Fertility Preservation Blog

06.30.2017 | About Your Fertility, Egg Freezing Science

10 Things You May Not Know About Your Fertility

Egg preservation and your fertility

1) Your fertility is mostly determined by genetics, which influences how many eggs you are born with.

Doctors believe the number of eggs at birth is set with about a million eggs in their ovaries. Over a reproductive lifetime a woman will ovulate 500 times. For every egg ovulated during your reproductive life, about 1,000 eggs undergo programmed cell death. Those that remain at older ages have much higher chromosome abnormality rates, so pregnancy rates decline with age. Other things, such as smoking cigarettes and certain types of chemotherapy, can accelerate egg cell death and promote an earlier menopause.

2) Regular menstrual cycles are a sign of regular ovulation.

Most women have regular cycles lasting between 27 and 29 days. This is usually a sign of regular, predictable ovulation. Women who do not ovulate regularly have irregular menstrual cycles. Most irregular cycles result from a problem in the hypothalamus and pituitary gland, the brain structures that control ovulation, though there are other causes.

3) Reproductive potential is primarily linked to a woman’s age, not her lab results.

Female age is the best predictor of egg quality. Follicle-stimulating hormone (FSH), anti-Mullerian hormone (AMH), and estradiol are predictors of the number of eggs available. Women with abnormal lab test results can still conceive, especially when younger.

4) Most women with blocked fallopian tubes are completely unaware they may have had a prior pelvic infection.

About 10 percent of infertility cases are due to tubal disease, either complete blockage or pelvic scarring causing tubal malfunction. One major cause of tubal disease is a prior pelvic infection from a sexually transmitted disease. These infections can cause so few symptoms that you may be completely unaware your tubes are affected.

This is why fertility physicians will order a dye test of the tubes, called a hysterosalpingogram (HSG), if you have been trying and failing to conceive for 6 months or longer.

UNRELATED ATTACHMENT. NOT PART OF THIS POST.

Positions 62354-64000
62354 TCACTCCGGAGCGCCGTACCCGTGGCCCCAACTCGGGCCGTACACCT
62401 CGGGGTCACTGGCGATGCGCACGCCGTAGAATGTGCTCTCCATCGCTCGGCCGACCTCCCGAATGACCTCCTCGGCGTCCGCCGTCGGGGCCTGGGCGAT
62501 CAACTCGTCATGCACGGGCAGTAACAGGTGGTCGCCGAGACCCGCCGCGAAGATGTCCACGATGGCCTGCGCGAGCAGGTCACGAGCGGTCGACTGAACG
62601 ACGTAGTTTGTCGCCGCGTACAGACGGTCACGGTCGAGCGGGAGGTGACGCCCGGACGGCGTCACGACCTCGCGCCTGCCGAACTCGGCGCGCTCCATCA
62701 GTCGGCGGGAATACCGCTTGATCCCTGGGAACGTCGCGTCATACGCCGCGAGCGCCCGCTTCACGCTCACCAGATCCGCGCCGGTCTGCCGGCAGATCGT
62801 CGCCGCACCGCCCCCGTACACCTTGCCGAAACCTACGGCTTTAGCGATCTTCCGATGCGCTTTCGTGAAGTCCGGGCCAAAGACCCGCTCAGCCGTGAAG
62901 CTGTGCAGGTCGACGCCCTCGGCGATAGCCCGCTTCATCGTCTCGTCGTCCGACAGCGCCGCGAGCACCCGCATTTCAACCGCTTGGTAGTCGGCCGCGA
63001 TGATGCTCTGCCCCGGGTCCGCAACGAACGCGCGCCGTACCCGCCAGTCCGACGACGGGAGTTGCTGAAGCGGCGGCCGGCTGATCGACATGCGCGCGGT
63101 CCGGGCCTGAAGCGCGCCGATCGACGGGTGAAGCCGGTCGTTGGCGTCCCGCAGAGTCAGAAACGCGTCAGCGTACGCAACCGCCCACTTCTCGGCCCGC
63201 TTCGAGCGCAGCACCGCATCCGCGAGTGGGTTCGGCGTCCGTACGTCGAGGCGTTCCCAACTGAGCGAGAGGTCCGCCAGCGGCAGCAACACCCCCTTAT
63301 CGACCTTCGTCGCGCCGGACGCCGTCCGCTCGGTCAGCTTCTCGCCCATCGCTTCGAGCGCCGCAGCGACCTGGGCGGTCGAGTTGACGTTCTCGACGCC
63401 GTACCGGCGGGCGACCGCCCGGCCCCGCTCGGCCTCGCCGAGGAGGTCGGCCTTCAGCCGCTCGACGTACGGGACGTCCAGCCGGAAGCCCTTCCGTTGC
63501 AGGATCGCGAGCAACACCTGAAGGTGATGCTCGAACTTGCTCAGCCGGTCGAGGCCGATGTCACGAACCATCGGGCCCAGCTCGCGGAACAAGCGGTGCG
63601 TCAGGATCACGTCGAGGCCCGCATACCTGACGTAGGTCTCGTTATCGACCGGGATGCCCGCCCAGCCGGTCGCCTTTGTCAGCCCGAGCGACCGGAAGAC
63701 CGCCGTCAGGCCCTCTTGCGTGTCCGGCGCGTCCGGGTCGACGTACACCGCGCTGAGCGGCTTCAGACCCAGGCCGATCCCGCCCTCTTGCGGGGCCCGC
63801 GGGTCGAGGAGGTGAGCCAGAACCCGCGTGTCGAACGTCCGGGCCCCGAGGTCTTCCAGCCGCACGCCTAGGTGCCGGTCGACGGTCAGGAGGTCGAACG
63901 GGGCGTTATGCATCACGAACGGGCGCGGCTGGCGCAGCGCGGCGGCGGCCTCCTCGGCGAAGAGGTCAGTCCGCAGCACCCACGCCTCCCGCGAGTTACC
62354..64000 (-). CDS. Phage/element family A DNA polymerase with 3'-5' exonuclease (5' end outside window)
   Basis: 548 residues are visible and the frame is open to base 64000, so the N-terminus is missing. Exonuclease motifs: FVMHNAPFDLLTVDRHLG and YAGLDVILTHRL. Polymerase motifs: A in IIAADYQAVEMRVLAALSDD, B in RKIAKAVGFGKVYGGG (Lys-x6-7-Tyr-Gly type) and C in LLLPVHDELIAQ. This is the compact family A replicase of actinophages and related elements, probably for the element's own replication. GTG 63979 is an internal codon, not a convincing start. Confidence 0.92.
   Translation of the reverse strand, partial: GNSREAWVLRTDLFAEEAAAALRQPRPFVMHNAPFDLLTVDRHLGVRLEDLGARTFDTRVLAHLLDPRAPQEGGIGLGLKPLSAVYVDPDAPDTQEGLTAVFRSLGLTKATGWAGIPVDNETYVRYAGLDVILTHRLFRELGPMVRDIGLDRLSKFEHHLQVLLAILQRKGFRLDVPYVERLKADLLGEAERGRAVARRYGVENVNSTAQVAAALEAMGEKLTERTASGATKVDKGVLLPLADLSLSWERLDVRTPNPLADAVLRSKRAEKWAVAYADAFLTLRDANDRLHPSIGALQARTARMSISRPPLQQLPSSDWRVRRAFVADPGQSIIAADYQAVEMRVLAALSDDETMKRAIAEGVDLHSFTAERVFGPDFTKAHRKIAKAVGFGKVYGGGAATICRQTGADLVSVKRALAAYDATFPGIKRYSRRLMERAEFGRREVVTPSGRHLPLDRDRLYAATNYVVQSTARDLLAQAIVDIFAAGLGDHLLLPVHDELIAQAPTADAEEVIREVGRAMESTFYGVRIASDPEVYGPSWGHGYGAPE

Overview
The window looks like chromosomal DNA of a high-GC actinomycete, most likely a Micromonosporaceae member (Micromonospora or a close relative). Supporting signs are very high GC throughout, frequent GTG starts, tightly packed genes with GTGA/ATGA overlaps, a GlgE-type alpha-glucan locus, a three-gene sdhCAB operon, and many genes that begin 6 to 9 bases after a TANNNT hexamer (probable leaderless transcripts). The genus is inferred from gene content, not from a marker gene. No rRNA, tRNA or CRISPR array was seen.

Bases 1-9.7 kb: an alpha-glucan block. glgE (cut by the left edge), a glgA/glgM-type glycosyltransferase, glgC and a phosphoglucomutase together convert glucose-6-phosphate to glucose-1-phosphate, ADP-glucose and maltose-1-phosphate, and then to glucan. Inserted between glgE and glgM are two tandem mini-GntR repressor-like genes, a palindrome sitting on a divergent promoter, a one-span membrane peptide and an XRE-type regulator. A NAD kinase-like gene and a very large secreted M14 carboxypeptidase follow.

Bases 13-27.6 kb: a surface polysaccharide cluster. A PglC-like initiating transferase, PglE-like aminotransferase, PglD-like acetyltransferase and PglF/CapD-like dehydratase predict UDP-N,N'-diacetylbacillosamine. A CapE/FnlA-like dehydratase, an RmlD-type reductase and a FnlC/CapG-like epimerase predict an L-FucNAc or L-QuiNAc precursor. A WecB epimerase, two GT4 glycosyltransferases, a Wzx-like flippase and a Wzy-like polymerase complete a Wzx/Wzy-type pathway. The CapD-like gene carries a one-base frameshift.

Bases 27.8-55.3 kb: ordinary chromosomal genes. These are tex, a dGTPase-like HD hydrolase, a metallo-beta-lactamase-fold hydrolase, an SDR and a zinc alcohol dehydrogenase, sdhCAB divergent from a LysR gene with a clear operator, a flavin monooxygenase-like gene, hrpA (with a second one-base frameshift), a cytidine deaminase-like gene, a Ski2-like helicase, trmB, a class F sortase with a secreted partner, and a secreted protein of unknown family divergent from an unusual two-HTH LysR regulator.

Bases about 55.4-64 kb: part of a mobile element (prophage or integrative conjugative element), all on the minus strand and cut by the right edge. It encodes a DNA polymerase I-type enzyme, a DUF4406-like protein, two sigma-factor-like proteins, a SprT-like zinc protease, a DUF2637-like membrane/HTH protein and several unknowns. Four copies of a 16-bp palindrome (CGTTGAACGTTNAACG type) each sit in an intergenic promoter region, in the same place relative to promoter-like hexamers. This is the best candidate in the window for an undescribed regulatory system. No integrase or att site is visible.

5) Good fertility requires a good foundation.

Excellent nutrition, stress reduction, and a physically strong body are foundations for optimizing your fertility.

6) Fertility rates decline dramatically through age 40-50.

While fertility treatment can be successful, conception rates are low beyond age 43. Most women who conceive in their late 40s with fertility treatment are using donated eggs from younger women.

7) Having fathered a pregnancy in the past does not guarantee fertility.

Sperm counts can change quite a bit with time, so never assume that a prior pregnancy guarantees fertile sperm. Obtaining a semen analysis is the only way to be sure the sperm are still healthy!

8) For the most part, diet has little or nothing to do with fertility.

Despite popular press, there is little scientific data showing that a particular diet or food promotes fertility. One limited study did suggest a Mediterranean diet with olive oil, fish, and legumes may help promote fertility.

9) Vitamin D may improve results of fertility treatments.

A recent study from the University of Southern California suggested that women who were undergoing fertility treatments, but had low vitamin D levels, might have lower rates of conception. This vitamin is also essential during pregnancy. At Pacific Fertility Center, we recommend our patients check Vitamin D levels and take supplements if their levels are low.

10) Being either underweight or overweight is clearly linked with lowered levels of fertility.

The evidence in recent years is that obesity is clearly linked with a longer time to conception. Having a body mass index (BMI) less than 18 or over 32 is associated with problems ovulating and conceiving, as well as problems during pregnancy.

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